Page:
Marin IJ –
The summer of 2017 was a fishing season to remember for Bay Area salmon fishermen, who vividly recall some of the best action in years for ocean Chinook. During a blitz of activity off the San Mateo coast in July, boatloads of 20 anglers or more caught their two-fish personal limits in as little as 40 minutes, day after day after day. The hot fishing — the best some experienced captains had seen — lasted through September.
But the great fishing, partially the result of critical hatchery operations decisions in the drought years of 2014 and 2015, has come with serious consequences that could mean significantly fewer adult salmon two years from now. It depends in part on the weather between now and May.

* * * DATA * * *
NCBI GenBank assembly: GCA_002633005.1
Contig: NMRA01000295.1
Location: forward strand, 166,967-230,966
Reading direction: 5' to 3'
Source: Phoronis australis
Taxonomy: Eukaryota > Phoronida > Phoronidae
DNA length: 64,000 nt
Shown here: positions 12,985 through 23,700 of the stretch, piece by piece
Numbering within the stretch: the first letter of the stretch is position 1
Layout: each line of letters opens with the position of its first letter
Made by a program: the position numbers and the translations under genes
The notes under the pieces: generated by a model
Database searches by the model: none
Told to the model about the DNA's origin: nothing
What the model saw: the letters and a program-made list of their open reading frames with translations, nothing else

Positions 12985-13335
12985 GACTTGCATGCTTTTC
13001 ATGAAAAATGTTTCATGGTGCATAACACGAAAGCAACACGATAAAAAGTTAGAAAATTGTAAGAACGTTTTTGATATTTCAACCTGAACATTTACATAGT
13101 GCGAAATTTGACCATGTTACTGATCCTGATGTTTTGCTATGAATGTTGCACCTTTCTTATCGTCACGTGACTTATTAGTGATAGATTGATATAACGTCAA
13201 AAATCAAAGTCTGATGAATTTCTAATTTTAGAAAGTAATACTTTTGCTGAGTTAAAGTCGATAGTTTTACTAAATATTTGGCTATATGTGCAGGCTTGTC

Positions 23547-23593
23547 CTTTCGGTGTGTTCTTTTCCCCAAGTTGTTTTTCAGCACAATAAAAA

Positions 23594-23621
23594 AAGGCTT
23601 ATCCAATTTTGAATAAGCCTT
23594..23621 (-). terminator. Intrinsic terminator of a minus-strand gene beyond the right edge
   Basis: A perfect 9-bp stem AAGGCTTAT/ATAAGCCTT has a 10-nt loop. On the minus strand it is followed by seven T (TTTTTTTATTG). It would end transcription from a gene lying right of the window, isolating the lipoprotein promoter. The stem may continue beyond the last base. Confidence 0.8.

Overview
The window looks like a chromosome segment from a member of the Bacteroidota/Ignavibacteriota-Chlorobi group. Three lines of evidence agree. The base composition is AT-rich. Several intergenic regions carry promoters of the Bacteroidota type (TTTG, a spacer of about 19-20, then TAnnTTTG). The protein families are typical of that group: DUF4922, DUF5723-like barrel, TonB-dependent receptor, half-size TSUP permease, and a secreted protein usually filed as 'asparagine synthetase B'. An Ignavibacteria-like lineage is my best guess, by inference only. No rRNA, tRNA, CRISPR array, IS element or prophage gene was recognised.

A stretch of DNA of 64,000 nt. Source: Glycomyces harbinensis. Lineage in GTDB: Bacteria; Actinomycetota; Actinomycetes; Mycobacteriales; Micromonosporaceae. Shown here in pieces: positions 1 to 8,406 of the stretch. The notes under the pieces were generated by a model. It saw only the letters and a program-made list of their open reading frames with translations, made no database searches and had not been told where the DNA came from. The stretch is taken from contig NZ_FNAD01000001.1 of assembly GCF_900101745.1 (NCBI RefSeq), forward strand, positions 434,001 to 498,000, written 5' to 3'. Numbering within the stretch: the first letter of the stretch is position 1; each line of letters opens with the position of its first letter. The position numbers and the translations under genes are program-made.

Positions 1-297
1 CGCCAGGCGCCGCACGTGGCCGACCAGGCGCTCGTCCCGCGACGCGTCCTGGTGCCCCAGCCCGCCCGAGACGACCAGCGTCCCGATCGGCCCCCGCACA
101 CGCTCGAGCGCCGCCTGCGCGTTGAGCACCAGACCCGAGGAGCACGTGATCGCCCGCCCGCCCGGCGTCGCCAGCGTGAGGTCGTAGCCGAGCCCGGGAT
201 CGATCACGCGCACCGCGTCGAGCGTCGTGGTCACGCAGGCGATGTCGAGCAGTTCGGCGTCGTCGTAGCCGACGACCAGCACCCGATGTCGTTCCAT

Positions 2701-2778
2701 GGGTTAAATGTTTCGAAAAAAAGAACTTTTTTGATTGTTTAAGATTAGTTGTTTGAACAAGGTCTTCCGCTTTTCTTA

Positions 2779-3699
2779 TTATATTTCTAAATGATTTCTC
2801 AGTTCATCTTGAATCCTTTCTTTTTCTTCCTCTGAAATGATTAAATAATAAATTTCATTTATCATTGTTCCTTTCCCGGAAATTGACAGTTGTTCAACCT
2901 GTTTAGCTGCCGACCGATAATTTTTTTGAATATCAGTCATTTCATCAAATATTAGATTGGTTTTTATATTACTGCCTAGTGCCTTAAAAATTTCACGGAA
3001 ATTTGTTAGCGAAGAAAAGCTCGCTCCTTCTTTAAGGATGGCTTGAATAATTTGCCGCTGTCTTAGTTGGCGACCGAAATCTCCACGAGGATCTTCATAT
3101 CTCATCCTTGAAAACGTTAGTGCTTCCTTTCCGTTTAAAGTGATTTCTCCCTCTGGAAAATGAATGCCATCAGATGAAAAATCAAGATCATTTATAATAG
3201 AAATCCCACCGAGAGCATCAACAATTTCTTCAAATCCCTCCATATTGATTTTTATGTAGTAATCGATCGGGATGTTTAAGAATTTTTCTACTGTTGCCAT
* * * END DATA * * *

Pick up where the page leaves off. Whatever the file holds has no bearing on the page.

In the spring of 2014, the Sacramento River was running so low and warm — lethal conditions for young salmon — that managers of the Coleman National Fish Hatchery loaded its full year’s production of 12 million baby fish into tanker trucks, drove them downstream and released the salmon directly into the lower delta. They did the same thing the next year.
This greatly increased survival of the young fish. However, because the young salmon were essentially airlifted to the ocean, they were unable to follow their way back to their birth site, as salmon are legendary for being able to do.